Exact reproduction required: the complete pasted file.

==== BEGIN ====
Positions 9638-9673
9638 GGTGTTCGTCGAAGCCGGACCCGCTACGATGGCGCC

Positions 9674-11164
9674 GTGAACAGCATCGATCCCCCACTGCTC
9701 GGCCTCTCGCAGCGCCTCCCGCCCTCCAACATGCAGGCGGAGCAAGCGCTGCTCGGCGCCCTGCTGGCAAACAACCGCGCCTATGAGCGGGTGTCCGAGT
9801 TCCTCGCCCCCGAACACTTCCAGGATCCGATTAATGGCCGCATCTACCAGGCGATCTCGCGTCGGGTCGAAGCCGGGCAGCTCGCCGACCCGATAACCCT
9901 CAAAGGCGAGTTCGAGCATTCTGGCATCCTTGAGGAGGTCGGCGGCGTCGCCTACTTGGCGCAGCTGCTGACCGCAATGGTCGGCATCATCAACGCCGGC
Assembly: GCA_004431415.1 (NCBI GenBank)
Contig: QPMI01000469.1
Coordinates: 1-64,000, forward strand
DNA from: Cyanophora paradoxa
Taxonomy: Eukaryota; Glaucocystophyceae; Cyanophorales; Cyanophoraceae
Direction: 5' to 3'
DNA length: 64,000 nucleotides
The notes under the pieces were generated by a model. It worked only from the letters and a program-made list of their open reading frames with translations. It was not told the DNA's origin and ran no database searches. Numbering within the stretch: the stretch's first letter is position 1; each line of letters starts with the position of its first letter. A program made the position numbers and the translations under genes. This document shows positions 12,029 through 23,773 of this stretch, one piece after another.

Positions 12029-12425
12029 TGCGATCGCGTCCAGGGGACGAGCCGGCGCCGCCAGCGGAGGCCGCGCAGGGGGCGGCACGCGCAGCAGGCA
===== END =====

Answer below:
Positions 9638-9673
9638 GGTGTTCGTCGAAGCCGGACCCGCTACGATGGCGCC

Positions 9674-11164
9674 GTGAACAGCATCGATCCCCCACTGCTC
9701 GGCCTCTCGCAGCGCCTCCCGCCCTCCAACATGCAGGCGGAGCAAGCGCTGCTCGGCGCCCTGCTGGCAAACAACCGCGCCTATGAGCGGGTGTCCGAGT
9801 TCCTCGCCCCCGAACACTTCCAGGATCCGATTAATGGCCGCATCTACCAGGCGATCTCGCGTCGGGTCGAAGCCGGGCAGCTCGCCGACCCGATAACCCT
9901 CAAAGGCGAGTTCGAGCATTCTGGCATCCTTGAGGAGGTCGGCGGCGTCGCCTACTTGGCGCAGCTGCTGACCGCAATGGTCGGCATCATCAACGCCGGC
Assembly: GCA_004431415.1 (NCBI GenBank)
Contig: QPMI01000469.1
Coordinates: 1-64,000, forward strand
DNA from: Cyanophora paradoxa
Taxonomy: Eukaryota; Glaucocystophyceae; Cyanophorales; Cyanophoraceae
Direction: 5' to 3'
DNA length: 64,000 nucleotides
The notes under the pieces were generated by a model. It worked only from the letters and a program-made list of their open reading frames with translations. It was not told the DNA's origin and ran no database searches. Numbering within the stretch: the stretch's first letter is position 1; each line of letters starts with the position of its first letter. A program made the position numbers and the translations under genes. This document shows positions 12,029 through 23,773 of this stretch, one piece after another.

Positions 12029-12425
12029 TGCGATCGCGTCCAGGGGACGAGCCGGCGCCGCCAGCGGAGGCCGCGCAGGGGGCGGCACGCGCAGCAGGCA